September 11 had been an attack on the American way of life and, because of our shared values, it was also therefore an attack on our way of life. Before departing Andrews Air Force Base near Washington to return to Australia, I promised that ‘Australia would provide all support that might be requested of us by the United States in relation to any action that might be taken.’ Being in Washington when the attacks occurred led to my immediate commitment to offer support to the President. On the journey back to Australia, Alexander Downer and I agreed that, subject to cabinet approval, the ANZUS Treaty should be invoked.

The attacks on America’s commercial heart and its capital clearly constituted an attack upon the metropolitan territory of the US within the meaning of articles IV and V of the ANZUS Treaty. More than that, our commitment was a statement of friendship and solidarity—an expression that America and Australia stand together in a common cause. As I said in my address to parliament after my return to Australia:

If that treaty means anything, if our debt as a nation to the people of the United States in the darkest days of World War II means anything, if the comradeship, the friendship and the common bonds of democracy and a belief in liberty, fraternity and justice mean anything, it means that the ANZUS Treaty applies and that the ANZUS Treaty is properly invoked.

The alliance isn’t based on the ANZUS Treaty alone, or aimed against any other countries. It’s based firmly on a shared history and world view. This results in us having similar values and interests. In the past, this has been demonstrated by the numerous occasions when we have fought alongside each other, from World War I to Afghanistan. Now it’s most evident in issues relating to technology, human rights and our commitment to the stability of the region.

Before arriving in Washington, I believed that because of the end of the Cold War there was a danger the alliance might in time be taken for granted. My four hours with President Bush on 10 September were the beginning of my friendship with him, as well as many other partnerships that would develop following September 11. Although our military and intelligence services have long had close associations, the campaigns we have fought alongside each other undoubtedly strengthened those bonds.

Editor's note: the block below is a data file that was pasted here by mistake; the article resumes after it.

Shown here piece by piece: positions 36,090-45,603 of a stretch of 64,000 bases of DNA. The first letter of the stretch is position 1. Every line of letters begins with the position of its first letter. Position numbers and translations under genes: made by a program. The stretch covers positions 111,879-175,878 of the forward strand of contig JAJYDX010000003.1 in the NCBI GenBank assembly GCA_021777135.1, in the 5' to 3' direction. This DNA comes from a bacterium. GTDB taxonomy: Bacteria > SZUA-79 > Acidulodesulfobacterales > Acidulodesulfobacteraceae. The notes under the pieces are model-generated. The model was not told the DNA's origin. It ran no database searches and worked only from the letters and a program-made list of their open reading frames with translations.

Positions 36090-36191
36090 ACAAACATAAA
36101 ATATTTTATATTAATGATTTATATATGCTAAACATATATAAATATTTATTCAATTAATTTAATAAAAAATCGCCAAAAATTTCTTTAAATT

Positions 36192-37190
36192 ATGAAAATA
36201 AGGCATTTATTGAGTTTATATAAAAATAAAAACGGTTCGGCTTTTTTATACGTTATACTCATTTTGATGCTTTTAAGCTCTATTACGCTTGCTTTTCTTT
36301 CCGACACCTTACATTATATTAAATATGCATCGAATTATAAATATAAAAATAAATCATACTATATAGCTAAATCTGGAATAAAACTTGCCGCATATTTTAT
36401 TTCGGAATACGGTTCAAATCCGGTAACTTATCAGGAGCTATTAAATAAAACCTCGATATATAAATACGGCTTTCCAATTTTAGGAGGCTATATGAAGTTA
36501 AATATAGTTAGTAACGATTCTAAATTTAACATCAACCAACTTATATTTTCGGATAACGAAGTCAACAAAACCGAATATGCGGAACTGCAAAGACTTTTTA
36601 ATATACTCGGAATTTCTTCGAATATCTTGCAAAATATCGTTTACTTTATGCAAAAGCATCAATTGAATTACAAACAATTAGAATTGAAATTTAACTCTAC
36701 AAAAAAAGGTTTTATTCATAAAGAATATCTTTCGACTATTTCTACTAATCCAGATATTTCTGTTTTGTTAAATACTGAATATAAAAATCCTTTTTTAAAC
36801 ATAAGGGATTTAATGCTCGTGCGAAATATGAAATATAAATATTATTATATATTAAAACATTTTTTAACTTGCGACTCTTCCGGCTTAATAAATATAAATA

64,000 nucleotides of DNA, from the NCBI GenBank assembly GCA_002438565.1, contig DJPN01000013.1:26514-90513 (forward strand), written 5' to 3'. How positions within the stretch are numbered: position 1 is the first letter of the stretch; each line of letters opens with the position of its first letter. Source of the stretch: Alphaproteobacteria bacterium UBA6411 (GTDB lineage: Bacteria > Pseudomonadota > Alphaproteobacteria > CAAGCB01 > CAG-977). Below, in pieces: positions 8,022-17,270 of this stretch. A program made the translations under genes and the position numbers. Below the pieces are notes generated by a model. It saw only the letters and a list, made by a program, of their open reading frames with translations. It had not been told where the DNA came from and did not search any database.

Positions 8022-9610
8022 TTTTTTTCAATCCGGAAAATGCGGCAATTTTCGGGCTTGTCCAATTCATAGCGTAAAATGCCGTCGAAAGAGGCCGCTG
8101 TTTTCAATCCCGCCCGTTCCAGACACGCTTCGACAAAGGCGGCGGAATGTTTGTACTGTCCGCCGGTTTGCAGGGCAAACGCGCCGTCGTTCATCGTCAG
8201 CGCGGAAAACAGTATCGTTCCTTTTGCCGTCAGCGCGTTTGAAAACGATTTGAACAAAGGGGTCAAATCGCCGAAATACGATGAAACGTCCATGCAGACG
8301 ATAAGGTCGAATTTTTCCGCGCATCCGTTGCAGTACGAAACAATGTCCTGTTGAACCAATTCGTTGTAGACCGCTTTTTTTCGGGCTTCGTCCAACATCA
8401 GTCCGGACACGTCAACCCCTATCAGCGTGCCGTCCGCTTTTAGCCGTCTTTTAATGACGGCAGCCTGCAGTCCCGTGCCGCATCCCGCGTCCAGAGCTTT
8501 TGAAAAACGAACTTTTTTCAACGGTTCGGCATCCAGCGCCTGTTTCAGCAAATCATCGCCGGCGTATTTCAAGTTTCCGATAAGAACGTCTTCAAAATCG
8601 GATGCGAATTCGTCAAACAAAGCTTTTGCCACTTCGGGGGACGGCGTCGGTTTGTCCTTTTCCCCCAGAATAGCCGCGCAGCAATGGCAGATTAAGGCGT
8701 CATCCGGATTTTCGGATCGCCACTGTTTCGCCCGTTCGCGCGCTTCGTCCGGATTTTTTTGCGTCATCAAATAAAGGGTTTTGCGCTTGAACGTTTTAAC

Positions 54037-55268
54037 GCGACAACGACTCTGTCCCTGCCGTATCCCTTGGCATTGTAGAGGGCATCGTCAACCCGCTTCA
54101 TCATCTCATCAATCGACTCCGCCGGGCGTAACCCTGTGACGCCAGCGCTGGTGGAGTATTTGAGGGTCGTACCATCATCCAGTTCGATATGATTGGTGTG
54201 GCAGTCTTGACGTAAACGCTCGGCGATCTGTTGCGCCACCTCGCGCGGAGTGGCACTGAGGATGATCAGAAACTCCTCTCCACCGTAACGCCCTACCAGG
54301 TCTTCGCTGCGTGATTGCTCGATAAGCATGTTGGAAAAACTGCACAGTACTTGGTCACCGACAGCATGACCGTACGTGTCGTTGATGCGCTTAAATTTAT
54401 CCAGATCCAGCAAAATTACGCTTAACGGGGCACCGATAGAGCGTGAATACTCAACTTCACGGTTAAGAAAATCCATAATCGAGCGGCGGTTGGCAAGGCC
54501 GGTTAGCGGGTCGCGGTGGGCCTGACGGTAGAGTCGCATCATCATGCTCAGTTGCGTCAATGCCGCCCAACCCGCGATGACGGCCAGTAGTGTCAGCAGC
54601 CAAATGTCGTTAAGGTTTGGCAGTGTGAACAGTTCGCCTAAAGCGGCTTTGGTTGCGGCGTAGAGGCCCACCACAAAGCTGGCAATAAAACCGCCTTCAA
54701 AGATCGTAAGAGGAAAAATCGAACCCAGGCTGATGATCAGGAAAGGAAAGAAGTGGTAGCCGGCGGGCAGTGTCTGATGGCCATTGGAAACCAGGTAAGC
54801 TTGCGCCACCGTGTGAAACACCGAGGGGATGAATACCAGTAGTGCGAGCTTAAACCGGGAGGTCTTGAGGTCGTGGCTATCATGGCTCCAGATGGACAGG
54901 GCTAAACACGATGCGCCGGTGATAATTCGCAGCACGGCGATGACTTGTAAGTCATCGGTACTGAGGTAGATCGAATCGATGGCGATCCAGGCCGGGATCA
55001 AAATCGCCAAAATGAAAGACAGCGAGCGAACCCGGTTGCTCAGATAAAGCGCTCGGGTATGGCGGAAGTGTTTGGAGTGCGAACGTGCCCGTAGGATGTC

Our forces are now more accustomed to working together and are more interoperable than before. The posting of Australian service men and women to the Pentagon and various other joint commands has reinforced this. So, too, our longstanding intelligence-sharing agreements, along with our privileged access and contribution to those arrangements, have so far prevented further attacks on our countries. The trust and respect which have developed between our national security professionals, as a result of working so closely together, particularly over the past 20 years, complements the text of the ANZUS Treaty.

While much of our joint efforts in recent years has been focused on the Middle East, ANZUS has always been centred on the Indo-Pacific. With renewed interest and competition in the region, it’s worth remembering HMAS Canberra’s service and sacrifice at Guadalcanal which was honoured on 10 September 2001. That campaign, led by the US, followed by the Battle of the Coral Sea and the Battle of Midway, marked the Allies’ successful transition to offensive operations against Japan.

In time, that would win the war in the Pacific and secure the safety of Australia.

The alliance endures because of our shared history, values and interests. Seventy years after the signing of the ANZUS Treaty, it continues to be a force for stability in the region.